Gore Vidal lives in a run-down penthouse above Rome’s Largo Argentina: reconstructed temples from the pre-Augustan era are set incongruously in the middle of what looks to be Columbus Circle without the charm. It is August. Rome is deserted. The heat is breathtaking during the day, but at sundown a cool wind starts and the birds swarm in the blue-gold Tiepolo sky. He sits on a large terrace lined with plants in need of watering.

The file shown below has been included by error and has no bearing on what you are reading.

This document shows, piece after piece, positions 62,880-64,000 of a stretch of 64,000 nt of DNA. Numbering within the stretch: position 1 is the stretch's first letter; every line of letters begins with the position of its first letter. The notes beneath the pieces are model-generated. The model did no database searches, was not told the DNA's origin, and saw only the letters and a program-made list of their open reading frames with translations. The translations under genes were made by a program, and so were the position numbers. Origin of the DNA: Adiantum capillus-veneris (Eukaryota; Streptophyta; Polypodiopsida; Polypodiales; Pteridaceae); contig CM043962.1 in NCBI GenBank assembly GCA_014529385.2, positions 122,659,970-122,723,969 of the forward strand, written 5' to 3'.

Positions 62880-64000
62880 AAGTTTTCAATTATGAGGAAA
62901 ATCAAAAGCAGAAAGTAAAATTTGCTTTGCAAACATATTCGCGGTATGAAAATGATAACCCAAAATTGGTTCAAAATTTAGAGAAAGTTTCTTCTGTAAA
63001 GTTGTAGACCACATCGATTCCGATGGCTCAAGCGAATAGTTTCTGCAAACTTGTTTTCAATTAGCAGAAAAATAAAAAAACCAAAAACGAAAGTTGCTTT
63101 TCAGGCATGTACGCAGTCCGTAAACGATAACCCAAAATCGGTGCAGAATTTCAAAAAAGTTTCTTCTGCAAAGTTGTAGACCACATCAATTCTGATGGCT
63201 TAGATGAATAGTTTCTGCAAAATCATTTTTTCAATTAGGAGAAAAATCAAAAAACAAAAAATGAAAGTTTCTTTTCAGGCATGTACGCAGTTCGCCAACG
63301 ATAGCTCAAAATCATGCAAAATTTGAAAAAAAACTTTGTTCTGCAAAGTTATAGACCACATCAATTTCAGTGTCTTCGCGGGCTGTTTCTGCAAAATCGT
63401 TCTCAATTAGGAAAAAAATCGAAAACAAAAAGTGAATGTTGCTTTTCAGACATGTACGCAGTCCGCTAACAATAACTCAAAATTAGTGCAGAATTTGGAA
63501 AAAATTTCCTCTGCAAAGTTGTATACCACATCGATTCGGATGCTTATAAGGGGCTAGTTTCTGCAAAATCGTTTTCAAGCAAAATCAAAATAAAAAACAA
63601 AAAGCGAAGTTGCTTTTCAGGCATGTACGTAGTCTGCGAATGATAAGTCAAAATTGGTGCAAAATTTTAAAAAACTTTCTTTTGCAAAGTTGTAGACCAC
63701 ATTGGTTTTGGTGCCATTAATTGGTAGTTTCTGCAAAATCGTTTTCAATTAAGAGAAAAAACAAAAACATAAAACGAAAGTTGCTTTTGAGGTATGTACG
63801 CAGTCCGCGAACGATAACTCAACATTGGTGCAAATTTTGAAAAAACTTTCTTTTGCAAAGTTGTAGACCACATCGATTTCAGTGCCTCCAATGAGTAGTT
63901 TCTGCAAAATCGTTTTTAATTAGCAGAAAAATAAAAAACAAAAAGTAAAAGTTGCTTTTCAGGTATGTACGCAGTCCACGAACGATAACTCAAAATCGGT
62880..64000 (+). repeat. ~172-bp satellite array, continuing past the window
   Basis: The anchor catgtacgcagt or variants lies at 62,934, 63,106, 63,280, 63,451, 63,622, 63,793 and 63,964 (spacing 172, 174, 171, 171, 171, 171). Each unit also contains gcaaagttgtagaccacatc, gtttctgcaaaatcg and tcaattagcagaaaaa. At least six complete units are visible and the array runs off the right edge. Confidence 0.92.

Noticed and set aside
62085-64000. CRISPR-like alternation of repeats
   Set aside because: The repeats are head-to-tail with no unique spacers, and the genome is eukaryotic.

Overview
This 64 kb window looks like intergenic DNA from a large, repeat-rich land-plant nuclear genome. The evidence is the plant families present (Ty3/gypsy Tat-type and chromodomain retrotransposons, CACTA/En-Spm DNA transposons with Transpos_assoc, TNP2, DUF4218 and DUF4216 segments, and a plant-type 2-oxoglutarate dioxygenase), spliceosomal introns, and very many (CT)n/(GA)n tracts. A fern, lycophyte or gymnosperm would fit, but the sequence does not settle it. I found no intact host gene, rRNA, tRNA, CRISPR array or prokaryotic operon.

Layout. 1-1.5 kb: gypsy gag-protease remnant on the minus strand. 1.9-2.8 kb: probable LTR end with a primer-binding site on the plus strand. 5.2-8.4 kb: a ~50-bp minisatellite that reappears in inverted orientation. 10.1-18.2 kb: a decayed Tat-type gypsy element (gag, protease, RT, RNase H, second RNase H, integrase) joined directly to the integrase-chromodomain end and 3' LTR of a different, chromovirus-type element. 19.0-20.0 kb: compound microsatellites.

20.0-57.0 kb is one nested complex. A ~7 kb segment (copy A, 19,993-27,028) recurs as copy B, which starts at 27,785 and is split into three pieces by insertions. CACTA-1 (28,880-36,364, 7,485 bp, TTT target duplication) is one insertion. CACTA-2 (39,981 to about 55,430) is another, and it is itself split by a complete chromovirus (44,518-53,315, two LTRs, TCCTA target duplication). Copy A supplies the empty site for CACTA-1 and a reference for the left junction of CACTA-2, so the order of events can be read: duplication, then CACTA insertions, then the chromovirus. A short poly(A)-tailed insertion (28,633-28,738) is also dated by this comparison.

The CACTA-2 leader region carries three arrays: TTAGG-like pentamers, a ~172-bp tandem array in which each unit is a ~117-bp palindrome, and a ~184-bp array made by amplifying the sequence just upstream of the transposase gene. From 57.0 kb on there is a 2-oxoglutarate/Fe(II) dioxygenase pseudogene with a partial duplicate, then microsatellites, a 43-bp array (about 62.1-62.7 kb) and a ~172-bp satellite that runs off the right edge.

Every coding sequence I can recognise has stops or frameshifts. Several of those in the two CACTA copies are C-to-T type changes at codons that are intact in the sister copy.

In photographs, or on television, Gore Vidal appears to be dark-haired and somewhat slight. He is neither. He stands six feet; his chest is broad and deep (a legacy of Alpine ancestors); despite constant attendance at a gymnasium, the once flat stomach is now reorganizing itself as a most definite paunch. He regards his own deterioration with fascination: “After all, in fifteen months I shall be fifty,” he declares, apparently pleased and disturbed in equal parts.